“The suit alleges Subaru was “manufacturing, marketing and selling new vehicles with defective and dangerous windshields that were spontaneously and/or unreasonably cracking, chipping and otherwise breaking.”
According to Subaru’s brief advocating dismissal, the drivers can’t sue over models they didn’t drive. The plaintiffs, according to court documents, have stated the auto manufacturer failed to inform them of the alleged dangerous defect and refused to cover the replacement cost. Subaru however has stated the claims “fail as a matter of law due in part to the overly broad class.”
According to the plaintiffs consolidated complaint, the vehicles represented in the case include 2017-2020 Subaru Forester, 2017-2020 Subaru Outback, 2017-2020 Subaru Crosstrek, 2017-2020 Subaru Legacy and 2017-2020 Subaru Impreza vehicles (collectively known as class vehicles). The plaintiffs are seeking replacement windshields and reimbursements for their repair costs, or for Subaru to buy their cars back, according to the consolidated complaint.”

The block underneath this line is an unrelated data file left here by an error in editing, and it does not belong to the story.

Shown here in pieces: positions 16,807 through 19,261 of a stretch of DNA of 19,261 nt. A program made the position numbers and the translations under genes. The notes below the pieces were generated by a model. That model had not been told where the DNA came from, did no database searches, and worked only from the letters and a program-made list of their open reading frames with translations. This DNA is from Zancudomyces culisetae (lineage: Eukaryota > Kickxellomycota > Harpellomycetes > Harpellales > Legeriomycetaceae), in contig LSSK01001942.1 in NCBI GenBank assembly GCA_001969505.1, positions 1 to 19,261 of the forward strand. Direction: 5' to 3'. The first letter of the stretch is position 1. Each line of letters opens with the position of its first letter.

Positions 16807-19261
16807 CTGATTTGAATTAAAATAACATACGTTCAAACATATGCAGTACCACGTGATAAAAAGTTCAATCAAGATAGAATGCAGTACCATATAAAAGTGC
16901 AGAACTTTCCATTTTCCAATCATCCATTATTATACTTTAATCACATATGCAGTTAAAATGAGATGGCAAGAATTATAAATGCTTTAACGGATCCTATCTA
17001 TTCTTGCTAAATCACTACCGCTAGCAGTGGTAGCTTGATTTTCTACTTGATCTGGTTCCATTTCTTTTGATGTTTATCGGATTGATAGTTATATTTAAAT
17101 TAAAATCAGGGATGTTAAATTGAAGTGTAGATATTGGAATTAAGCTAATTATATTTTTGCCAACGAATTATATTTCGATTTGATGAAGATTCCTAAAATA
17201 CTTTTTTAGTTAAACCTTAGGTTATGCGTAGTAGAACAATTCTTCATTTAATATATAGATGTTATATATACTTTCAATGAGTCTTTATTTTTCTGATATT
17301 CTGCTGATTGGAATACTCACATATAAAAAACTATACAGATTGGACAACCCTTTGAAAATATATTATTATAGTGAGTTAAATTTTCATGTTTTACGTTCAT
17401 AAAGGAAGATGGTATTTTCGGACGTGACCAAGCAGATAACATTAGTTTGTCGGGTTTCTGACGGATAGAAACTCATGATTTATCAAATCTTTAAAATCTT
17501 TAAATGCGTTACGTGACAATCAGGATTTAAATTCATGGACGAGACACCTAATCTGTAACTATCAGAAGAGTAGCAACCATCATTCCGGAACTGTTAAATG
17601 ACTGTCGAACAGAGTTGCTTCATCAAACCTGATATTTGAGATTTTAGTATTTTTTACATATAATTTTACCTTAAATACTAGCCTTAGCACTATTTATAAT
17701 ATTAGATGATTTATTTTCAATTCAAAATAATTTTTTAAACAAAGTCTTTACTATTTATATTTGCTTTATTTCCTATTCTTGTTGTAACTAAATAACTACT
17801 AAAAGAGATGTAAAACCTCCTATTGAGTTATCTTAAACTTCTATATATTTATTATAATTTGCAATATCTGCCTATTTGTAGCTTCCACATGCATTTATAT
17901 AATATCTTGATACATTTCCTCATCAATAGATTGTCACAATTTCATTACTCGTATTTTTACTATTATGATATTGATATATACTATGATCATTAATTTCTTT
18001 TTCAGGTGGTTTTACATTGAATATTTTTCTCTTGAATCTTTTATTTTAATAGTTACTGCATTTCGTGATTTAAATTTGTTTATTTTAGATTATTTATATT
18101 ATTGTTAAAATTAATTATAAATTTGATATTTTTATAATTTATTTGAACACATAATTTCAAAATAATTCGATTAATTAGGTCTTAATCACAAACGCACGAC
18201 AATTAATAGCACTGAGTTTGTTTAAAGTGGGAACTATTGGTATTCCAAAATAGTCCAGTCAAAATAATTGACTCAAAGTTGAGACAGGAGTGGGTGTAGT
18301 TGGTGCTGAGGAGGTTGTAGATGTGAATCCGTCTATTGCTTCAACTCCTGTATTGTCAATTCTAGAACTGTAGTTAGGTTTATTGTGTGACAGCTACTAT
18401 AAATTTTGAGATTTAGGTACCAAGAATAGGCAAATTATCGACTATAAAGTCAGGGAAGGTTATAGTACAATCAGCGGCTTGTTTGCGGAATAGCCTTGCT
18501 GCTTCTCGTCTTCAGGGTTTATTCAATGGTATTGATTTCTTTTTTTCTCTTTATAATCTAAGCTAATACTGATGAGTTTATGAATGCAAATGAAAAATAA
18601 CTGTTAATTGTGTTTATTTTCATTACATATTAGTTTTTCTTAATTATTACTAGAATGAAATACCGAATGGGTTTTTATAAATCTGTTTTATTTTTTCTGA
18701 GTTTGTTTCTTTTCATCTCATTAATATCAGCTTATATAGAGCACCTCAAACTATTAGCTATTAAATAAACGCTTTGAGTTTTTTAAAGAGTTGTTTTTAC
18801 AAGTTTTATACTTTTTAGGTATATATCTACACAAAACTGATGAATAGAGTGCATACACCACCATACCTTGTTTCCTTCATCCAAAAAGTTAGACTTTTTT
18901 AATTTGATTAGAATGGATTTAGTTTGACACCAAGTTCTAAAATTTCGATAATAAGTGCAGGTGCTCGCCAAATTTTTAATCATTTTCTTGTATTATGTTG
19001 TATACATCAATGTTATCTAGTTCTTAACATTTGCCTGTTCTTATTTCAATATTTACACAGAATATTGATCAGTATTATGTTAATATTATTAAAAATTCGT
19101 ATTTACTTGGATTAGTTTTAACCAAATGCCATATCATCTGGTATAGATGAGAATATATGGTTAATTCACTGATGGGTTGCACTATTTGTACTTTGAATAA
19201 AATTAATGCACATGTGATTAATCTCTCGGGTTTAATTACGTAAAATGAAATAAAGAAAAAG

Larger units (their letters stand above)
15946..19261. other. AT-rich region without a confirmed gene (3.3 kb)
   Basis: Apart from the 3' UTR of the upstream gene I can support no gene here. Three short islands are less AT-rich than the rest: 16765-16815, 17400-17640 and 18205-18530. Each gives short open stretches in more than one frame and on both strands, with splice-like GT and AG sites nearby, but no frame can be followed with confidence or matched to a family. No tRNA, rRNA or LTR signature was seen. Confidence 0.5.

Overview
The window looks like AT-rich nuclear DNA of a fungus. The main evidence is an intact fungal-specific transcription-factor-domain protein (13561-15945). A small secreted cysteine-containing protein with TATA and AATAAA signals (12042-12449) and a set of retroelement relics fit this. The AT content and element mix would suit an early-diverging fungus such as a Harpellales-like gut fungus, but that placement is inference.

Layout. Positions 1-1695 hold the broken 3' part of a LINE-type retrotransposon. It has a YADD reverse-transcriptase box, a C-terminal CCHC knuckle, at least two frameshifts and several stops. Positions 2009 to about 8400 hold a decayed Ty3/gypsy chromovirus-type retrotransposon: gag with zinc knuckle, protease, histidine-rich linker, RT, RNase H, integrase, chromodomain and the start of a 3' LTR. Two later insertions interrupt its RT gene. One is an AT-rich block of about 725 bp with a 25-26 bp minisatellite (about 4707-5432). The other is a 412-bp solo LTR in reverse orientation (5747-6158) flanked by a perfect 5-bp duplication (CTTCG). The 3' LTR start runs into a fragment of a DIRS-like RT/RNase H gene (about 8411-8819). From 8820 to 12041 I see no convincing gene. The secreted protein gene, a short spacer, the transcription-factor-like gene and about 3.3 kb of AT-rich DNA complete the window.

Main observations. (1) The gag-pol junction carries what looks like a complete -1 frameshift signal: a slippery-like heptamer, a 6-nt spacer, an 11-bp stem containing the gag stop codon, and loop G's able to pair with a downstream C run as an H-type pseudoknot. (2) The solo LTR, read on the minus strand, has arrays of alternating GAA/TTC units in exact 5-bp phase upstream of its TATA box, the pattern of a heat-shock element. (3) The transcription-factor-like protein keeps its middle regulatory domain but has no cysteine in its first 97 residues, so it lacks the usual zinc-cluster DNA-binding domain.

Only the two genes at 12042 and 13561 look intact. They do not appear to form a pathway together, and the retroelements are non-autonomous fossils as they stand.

Read more about this lawsuit here.
The original complaint dates back to October of 2019. Since then, numerous plantiffs have been added with others experiencing the issues described also seeking to join the suit. Subaru is claiming that there is no jurisdiction and thus this suit should be dismissed. It remains to be seen what the outcome of this case will be but if windshields are indeed cracking for no apparent reason, Subaru should provide immediate and free replacement.
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